Abu Muhammad al-Hasan al-Hamdani

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Abu Muhammad al-Ḥasan ibn Aḥmad ibn Yaqub al-Hamdani (279/280-333/334 A.H. / 893-945 A.D; Arabic: أبو محمد الحسن بن أحمد بن يعقوب الهمداني‎‎) was an Arab[1] Muslim geographer, chemist, poet, grammarian, historian, and astronomer, from the tribe of Banu Hamadan, western 'Amran/Yemen. He was one of the best representatives of Islamic culture during the last period of the Abbasid Caliphate.

Biography[edit]

The biographic data of al-Hamdani is hardly well-known, despite his extensive scientific work. He was held in repute as a grammarian, wrote much poetry, compiled astronomical tables, devoted most of his life to the study of the ancient history and geography of Arabia.

Before he was born his family lived in al-Marashi (المراشي). Then they moved to Sanaa' (صنعاء), where al-Hamdani was born in the year 893. His father was a traveller and had been to Kufa, Baghdad, Basra, Oman and Egypt. At around the age of seven, he started to talk himself into voyaging. He left for Mecca, where he remained and studied for more than six years, after which he departed for Sa'dah (صعدة). There he gathered news on Khawlaan (خولان). Later, he went back to Sanaa and gathered news on Himyar (حمْير), but was imprisoned for two years due to his political views. When he got out of prison, he left for Rayda (ريدة) to be in the protection of his tribe, he compiled most of his books there and stayed there until he died, year 945.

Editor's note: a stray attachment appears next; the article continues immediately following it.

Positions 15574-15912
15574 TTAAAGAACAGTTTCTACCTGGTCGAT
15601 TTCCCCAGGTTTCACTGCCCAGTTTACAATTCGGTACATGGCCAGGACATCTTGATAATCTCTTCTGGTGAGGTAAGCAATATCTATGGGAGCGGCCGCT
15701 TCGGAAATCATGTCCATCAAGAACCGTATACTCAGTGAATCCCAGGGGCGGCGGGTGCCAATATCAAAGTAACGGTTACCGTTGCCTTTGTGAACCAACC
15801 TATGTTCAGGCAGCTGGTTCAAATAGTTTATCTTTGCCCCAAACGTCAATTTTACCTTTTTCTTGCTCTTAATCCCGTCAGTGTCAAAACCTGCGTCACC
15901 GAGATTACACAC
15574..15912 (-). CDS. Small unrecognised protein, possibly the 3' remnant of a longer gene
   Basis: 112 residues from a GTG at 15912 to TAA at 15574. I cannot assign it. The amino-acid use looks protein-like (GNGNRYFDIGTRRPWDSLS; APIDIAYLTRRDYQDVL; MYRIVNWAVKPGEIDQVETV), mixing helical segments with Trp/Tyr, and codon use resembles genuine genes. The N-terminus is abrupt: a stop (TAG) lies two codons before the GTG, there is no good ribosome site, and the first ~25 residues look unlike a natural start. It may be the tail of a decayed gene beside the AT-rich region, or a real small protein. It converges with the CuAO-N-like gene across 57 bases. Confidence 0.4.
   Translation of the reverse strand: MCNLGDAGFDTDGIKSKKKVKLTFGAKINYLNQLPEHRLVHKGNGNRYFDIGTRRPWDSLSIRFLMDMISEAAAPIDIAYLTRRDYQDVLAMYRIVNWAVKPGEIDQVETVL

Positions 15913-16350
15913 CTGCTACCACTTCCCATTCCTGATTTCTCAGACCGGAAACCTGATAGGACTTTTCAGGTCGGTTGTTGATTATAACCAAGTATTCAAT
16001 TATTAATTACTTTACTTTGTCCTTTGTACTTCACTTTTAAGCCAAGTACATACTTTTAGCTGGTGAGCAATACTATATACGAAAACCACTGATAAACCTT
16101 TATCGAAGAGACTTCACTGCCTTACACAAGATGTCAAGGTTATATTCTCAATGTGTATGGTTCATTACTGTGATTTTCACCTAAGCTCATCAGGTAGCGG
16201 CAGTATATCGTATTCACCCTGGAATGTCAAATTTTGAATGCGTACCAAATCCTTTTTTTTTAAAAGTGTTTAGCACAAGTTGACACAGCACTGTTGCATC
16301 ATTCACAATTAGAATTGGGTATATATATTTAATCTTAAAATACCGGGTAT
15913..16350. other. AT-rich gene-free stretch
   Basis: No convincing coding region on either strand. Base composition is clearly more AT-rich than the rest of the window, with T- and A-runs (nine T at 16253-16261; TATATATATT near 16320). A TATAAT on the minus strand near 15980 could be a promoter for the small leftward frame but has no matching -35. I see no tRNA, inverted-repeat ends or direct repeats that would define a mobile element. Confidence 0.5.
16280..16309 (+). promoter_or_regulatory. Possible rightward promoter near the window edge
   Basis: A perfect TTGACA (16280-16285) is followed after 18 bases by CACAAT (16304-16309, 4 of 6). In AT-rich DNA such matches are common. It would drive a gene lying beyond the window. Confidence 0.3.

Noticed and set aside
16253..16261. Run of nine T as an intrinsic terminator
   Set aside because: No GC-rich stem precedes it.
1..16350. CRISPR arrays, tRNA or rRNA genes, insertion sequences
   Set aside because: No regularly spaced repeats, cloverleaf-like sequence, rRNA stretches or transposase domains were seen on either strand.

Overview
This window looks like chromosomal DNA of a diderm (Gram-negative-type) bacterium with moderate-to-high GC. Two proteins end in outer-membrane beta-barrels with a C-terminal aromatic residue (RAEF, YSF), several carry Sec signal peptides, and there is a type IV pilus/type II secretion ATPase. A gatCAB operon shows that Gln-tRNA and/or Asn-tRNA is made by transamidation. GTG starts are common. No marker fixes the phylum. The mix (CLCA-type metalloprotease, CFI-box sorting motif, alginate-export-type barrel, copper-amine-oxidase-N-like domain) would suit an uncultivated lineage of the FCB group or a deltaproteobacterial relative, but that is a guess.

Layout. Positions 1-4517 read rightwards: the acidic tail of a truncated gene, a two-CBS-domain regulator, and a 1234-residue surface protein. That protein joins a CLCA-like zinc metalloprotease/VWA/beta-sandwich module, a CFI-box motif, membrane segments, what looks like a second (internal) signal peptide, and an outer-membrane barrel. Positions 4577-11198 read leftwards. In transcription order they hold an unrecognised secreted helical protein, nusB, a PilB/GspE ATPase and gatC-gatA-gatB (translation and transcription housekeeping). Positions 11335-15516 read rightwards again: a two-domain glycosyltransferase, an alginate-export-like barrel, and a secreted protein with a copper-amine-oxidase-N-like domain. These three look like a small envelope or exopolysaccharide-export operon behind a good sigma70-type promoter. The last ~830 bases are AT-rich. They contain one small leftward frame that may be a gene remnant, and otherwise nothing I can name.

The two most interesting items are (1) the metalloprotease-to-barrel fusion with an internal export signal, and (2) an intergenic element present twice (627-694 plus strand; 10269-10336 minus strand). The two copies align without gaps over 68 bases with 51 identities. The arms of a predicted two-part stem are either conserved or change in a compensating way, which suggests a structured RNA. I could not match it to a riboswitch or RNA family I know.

His Geography of the Arabian Peninsula (Sifat Jazirat ul-Arab) is by far the most important work on the subject. After being used in manuscript by A. Sprenger in his Post- und Reiserouten des Orients (Leipzig, 1864) and further in his Alte Geographie Arabiens (Bern, 1875), it was edited by D.H. Müller (Leiden, 1884; cf. Sprenger's criticism in Zeitschrift der deutschen morgenländischen Gesellschaft, vol. 45, pp. 361–394).

Much has also been written on this work by E. Glaser in his various publications on ancient Arabia. The other great work of al-Hamdānī is the Iklil (Crown) concerning the genealogies of the Himyarites and the wars of their kings in ten volumes. Of this, part 8, on the citadels and castles of south Arabia, has been edited and annotated by Müller in Die Burgen und Schlösser Sudarabiens (Vienna, 1881).

For other works said to have been written by al-Hamdani see G. L. Flügel's Die grammatischen Schulen der Araber (Leipzig, 1862), pp. 220–221.

Works[edit]

Notes[edit]

  1. ^ O., Löfgren,. "al-HAMDĀNĪ". Encyclopaedia of Islam, Second Edition. Brill. doi:10.1163/1573-3912_islam_sim_2666. Retrieved 26 March 2017. 
  2. ^ Kitāb al-Jawharatayn al-ʻatīqatayn al-māʼiʻatayn min al-ṣafrāʼ wa-al-bayḍāʼ : al-dhahab wa-al-fiḍḍah. Cairo : Maṭbaʻat Dār al-Kutub wa-al-Wathāʼiq al-Qawmīyah bi-al-Qāhirah (Arabic:كتاب الجوهرتين العتيقتين المائعتين من الصفراء والبيضاء : الذهب والفضة), 2004. pp. 43–44,87. Retrieved 22 August 2014. 
  3. ^ http://islamport.com/w/tkh/Web/368/86.htm

References[edit]

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